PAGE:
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Despite what many consider to be one of the most racist ad campaigns in history, there is talk of what place, if any, this iconic piece of history has in the revitalization of the Sweet Auburn district.

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On its route up and down Auburn Avenue, the shiny new d’town streetcar passes the Gold Dust Twins and then this mural of Congressman John Lewis; I hope the incongruity of images sparks conversation among its riders.

How to: have hope

Least Tern scrape
American Oystercatcher caginess
Waiting to be found

Just as the sun steps over the horizon, head east. Drive with the sun in your eyes until you hit water. Do not think about yesterday’s losses. Do not linger too long over what might’ve been. Do not wonder what you should have done differently.

Climb over the seawall and greet the Oystercatchers on their way to the river. Tip-toe through the wrack and nod towards the grumpy fishermen. Get down on your hands and knees to see what gifts the tide has left you. Do not mind the tears; the sand and the wind in your eyes are a good excuse.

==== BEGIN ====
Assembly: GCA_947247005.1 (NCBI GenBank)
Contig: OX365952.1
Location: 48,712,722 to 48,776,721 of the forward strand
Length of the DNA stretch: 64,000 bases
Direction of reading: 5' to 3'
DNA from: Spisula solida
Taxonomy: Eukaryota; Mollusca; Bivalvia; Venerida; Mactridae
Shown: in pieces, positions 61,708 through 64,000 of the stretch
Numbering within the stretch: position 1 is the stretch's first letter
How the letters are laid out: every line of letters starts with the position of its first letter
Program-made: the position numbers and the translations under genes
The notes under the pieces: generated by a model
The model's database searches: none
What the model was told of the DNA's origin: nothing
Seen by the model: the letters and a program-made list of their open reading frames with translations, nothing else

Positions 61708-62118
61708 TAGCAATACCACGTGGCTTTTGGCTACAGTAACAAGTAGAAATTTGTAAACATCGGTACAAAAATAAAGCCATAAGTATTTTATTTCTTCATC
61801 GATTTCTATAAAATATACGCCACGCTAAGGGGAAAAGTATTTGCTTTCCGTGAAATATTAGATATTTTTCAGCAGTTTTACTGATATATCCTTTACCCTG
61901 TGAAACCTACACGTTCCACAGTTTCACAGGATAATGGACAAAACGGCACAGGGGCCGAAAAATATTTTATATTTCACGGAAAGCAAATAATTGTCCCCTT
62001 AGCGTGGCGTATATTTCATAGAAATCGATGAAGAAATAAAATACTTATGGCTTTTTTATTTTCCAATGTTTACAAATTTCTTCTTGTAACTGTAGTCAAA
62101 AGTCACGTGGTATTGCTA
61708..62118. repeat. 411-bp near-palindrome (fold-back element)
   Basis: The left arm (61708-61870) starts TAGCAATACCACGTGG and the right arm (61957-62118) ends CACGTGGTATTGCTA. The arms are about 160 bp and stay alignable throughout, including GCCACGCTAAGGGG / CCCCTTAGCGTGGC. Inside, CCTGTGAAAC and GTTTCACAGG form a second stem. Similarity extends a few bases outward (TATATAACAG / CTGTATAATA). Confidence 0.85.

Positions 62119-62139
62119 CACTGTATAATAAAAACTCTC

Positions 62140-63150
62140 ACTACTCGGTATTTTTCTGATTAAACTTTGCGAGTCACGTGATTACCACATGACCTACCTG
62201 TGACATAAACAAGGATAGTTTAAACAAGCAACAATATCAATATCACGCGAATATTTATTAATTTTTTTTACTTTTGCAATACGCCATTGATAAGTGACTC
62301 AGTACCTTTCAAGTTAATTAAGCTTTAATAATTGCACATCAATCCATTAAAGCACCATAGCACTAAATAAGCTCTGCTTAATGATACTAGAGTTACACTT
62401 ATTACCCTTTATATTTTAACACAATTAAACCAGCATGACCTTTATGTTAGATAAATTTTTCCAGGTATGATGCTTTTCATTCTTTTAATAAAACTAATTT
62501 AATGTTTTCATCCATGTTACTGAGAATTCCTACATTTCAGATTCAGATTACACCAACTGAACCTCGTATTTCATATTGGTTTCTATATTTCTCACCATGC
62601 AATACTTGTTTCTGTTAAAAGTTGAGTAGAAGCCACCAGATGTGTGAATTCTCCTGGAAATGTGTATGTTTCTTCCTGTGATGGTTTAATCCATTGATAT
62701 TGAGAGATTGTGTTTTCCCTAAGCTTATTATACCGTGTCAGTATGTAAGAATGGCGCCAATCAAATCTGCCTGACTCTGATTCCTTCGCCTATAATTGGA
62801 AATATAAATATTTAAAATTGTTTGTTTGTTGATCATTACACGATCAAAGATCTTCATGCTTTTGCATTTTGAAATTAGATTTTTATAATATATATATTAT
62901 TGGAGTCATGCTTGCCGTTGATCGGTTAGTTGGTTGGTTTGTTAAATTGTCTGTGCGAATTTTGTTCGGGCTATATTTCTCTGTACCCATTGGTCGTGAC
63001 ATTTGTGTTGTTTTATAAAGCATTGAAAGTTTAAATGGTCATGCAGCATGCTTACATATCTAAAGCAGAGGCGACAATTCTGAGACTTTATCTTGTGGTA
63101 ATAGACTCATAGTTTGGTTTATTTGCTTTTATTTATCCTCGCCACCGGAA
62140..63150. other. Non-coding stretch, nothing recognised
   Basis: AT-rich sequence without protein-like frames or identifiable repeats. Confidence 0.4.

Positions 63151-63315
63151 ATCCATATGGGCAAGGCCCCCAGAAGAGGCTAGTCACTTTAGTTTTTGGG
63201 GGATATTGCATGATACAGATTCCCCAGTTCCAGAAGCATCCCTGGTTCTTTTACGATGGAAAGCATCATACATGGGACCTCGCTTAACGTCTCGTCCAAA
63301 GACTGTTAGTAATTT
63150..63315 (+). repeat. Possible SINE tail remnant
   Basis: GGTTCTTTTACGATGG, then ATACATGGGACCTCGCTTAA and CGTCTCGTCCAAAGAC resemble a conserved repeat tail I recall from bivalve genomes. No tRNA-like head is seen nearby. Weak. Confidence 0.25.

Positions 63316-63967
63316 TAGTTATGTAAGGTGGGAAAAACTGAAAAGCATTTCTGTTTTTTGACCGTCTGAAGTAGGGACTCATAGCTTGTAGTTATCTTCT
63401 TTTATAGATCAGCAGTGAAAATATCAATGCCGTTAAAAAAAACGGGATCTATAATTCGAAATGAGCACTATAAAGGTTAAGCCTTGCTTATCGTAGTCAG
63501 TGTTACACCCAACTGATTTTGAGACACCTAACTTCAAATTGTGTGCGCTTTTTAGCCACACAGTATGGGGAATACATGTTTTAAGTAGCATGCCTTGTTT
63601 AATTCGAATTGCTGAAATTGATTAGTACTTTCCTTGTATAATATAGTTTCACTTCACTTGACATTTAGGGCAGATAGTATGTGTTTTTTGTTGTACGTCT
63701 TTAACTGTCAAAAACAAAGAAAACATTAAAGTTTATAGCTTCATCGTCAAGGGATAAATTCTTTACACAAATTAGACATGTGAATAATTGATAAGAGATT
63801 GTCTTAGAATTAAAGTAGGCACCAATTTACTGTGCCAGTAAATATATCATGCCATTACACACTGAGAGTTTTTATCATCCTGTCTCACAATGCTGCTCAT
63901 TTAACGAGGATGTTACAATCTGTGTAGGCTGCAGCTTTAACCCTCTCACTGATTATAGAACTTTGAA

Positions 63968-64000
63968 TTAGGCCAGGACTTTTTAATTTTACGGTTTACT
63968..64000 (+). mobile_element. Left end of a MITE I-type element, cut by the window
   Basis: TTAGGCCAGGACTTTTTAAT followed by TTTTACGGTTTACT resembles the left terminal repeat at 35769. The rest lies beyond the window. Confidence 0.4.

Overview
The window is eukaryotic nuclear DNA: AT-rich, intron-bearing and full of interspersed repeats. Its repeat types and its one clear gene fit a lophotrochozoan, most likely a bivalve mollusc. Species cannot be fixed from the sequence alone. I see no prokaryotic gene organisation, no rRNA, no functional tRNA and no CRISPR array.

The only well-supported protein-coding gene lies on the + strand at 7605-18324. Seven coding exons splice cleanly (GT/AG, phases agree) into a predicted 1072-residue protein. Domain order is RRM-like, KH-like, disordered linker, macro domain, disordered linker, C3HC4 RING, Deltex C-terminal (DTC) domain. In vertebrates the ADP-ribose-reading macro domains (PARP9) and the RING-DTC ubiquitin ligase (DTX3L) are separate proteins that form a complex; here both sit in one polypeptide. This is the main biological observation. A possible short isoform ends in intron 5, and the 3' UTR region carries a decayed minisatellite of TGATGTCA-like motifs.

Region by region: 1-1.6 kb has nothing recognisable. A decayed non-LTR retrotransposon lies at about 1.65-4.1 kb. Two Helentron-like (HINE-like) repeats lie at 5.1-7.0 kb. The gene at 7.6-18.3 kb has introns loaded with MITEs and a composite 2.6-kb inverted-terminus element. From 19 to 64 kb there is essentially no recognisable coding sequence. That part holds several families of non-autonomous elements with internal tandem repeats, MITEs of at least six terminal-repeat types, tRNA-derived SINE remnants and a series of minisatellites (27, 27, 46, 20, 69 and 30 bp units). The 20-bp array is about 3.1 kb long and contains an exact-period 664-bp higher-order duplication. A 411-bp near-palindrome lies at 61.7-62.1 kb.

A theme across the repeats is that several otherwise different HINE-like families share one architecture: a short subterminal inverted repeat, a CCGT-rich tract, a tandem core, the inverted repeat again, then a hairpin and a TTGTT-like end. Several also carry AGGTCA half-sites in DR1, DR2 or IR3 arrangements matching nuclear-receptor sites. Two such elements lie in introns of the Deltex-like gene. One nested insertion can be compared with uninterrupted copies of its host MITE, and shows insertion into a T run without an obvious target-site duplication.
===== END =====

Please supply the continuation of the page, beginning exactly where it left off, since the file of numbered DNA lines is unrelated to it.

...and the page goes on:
See the Least Terns overhead: the brazen, bustling air-defense system of this beach. Let your eyes map their petite features: the quick wings, the black cap, the downward-pointing yellow bill. Count them by the dozens. Admire the simplicity of their nest: in a pebbly depression of dry sand, eggs 1 to 4, from pale greenish to dull drab, spotted with clear brown and some lavender.

Reading the morning papers

Every day I make “rounds” to the 7 or so sites that I’m responsible for; ideally I get to the beach first thing in the morning while the news is still current. Oftentimes, like any busy person, I just scan the newspaper’s sections for stories I want to read further…

TRAVEL SECTION

This story was about a person and a dog breaking the rules. Dogs, even leashed and well-behaved ones, aren’t allowed on most ocean beaches during nesting season. I read this story just about every day on every beach I visit.

CRIME BLOTTER

The same old suspects here… crows, of course (I think!)

I’ve been watching a pair of Fish Crows at one site collecting nesting material for the past couple days… I was happy to connect the tracks I was seeing in the Rugosa Roses in the protected habitat to the Fish Crows flying past with sticks. The nearby nesting American Oystercatchers are not happy with this news, tho and chase them out of the neighborhood at every opportunity!

CLASSIFIEDS – SINGLES ADS

Headline news in Spring is all about who’s available and where, right? I’m hoping to see this scrape filled up with Piping Plover eggs before very long.

Click to enlarge and see plover tracks!

SOCIAL SCENE – WEDDINGS AND CELEBRATIONS

Weddings (and their associated baby announcements!) are the highlight of the daily social calendar published locally. All we beach-nesting bird people can talk about is who’s expecting and when.

: )

This killdeer couple will be happy parents in 22 – 28 days.

OBITUARIES